|Publication number||US4510509 A|
|Application number||US 06/472,530|
|Publication date||Apr 9, 1985|
|Filing date||Mar 7, 1983|
|Priority date||Mar 9, 1982|
|Also published as||DE3308353A1, DE3308353C2|
|Publication number||06472530, 472530, US 4510509 A, US 4510509A, US-A-4510509, US4510509 A, US4510509A|
|Inventors||Masanori Horike, Tatsuya Furukawa, Takuro Sekiya, Yutaka Ebi, Takuro Isayama, Masaaki Tachiki|
|Original Assignee||Ricoh Company, Ltd.|
|Export Citation||BiBTeX, EndNote, RefMan|
|Patent Citations (2), Non-Patent Citations (2), Referenced by (25), Classifications (9), Legal Events (5)|
|External Links: USPTO, USPTO Assignment, Espacenet|
The present invention relates to an improvement in an ink jet printer and, more particularly, to an improvement in a nozzle section of an ink ejection head installed in an electric field on-demand type ink jet printer.
A so-called electric field on-demand type ink jet printer is known in which ink at the foremost end of a nozzle in an ink ejection head is effected by a concentrated electric field to form a jet for printing out data on a sheet of paper (see Japanese Utility Model Publication No. 54-19874/79 and Japanese Patent Laid Open Publication No. 56-8268/81). This type of ink jet printers, however, have experienced difficulty in achieving a highly integrated multi-nozzle construction. Although an attempt has been made to arrange nozzles in zigzag pattern, it has still been difficult to set up a density as high as eight nozzles/mm over the width of an A4 format (290 mm).
It is an object of the present invention to provide an ink ejection head for an electric field on-demand type ink jet printer which promotes stable atomization of ink into droplets.
It is another object of the present invention to provide an ink ejection head for an electric field on-demand type ink jet printer which has a new nozzle construction wherein the structure of various electrodes for controllably driving ink ejection is simplified to facilitate integration of the nozzles.
It is another object of the present invention to provide an ink ejection head for an electric field on-demand type ink jet printer which can be driven and controlled by a simple control device.
It is another object of the present invention to provide a generally improved ink ejection head for an electric field on-demand type ink jet printer.
An ink ejection head for an ink jet printer embodying the present invention prints out data on a sheet of paper by ejecting droplets of ink under the effect of an electric field. The ink ejection head includes a nozzle plate and a plurality of nozzles formed through the nozzle plate to form a matrix in the widthwise direction and feed direction of the sheet. A plurality of first electrodes are integrally located each on the inner periphery of one of the nozzles adjacent to an ink ejection port thereof. The first electrodes individually face the sheet. A plurality of lead terminals are connected each commonly to the first electrodes which are integral with the nozzles which form an array in the sheet feed direction. A plurality of second electrodes are connected each commonly to the nozzles which form an array in the widthwise direction of the sheet. The second electrodes are located at the rear of the first electrodes. A counter electrode assembly is positioned in front of the first electrodes and at the back of the sheet, serving as a third electrode.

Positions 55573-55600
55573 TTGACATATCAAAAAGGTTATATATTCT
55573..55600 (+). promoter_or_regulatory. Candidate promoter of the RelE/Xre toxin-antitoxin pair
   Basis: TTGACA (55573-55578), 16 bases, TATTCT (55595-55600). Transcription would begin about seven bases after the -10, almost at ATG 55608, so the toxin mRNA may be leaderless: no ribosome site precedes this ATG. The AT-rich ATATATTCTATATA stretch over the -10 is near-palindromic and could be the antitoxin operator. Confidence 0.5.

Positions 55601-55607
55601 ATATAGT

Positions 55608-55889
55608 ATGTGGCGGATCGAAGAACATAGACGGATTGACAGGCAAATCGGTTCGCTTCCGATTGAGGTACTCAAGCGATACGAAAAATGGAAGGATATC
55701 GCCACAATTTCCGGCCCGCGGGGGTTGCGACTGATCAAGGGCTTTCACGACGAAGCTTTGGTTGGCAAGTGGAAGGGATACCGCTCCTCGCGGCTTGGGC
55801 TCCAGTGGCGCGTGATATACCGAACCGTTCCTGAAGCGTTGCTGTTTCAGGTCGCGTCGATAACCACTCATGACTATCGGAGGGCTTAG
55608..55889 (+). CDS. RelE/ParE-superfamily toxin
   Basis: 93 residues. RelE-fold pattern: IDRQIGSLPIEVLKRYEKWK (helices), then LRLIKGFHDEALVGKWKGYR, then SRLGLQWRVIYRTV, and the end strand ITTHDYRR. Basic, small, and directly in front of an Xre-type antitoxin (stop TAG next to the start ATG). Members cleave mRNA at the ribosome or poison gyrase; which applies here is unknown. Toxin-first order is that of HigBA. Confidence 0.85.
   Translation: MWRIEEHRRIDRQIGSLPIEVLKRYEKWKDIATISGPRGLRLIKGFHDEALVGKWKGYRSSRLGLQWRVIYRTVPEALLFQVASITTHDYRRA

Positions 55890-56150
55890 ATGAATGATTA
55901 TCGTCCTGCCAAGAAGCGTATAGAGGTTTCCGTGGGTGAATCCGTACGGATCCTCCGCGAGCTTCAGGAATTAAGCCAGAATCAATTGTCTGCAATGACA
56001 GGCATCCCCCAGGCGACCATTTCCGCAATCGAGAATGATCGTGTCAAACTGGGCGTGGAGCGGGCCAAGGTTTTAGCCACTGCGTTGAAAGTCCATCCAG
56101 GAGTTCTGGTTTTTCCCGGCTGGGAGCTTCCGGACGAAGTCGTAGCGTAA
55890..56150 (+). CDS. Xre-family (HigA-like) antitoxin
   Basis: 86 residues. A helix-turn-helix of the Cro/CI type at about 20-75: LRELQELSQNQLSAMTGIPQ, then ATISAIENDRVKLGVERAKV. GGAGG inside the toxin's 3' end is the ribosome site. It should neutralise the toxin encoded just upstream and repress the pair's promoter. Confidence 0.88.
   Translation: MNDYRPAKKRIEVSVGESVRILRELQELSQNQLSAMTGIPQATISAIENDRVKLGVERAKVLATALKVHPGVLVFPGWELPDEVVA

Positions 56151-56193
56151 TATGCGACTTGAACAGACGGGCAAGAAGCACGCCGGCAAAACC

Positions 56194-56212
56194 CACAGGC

The above and other objects, features and advantages of the present invention will become apparent from the following detailed description taken with the accompanying drawings.
FIG. 1 is a fragmentary schematic side elevation of an ink jet printer to which an ink ejection head of the present invention is applicable;
FIG. 2 is an enlarged front view of a nozzle section included in the ink ejection head of FIG. 1;
FIG. 3 is a fragmentary section along line A--A' of FIG. 2;
FIG. 4 is an enlarged section along line B--B' of FIG. 3;
FIG. 5 is a fragmentary view of a nozzle plate of FIGS. 3 and 4 as seen from the ink chamber side;
FIG. 6 is a fragmentary section along line A--A' of FIG. 2 but showing another embodiment of the nozzle section in accordance with the present invention;
FIG. 7 is an enlarged section along line C--C' of FIG. 6; and
FIG. 8 is a timing chart showing signals coupled to different electrodes which are arranged in the neighborhood of each nozzle.
While the ink ejection head of the present invention is susceptible of numerous physical embodiments, depending upon the environment and requirements of use, substantial numbers of the herein shown and described embodiments have been made, tested and used, and all have performed in an eminently satisfactory manner.
Referring to FIG. 1 of the drawings, the ink ejection head of the present invention is shown and generally designated by the reference numeral 10. The head 10 has a nozzle section 20 which is located to face a counter electrode 30 with the intermediary of a sheet of paper 40. As shown in FIG. 2, the nozzle section 20 comprises a nozzle plate 22 which is formed with a number of nozzles N11 -N5n in two dimensional matrix, i.e., arranged in the X and Y directions which are perpendicular to each other. A first electrode d (see FIG. 4) is rigidly carried on the inner periphery of each nozzle N. Lead terminals T1 -Tn are adapted to connect the first electrodes d each by an array of five of the latter which extends along the Y or sheet feed direction. The lead terminal T1, for example, interconnects the first electrodes d of an array of five nozzles N11, N21, N31, N41 and N51. The same principle holds for the other lead terminals up to Tn which connects the first electrodes d of the nozzles N1n, N2n, N3n, N4n and N5n. The lead terminals T1 -Tn are supplied with voltage pulses which correspond to an image data signal.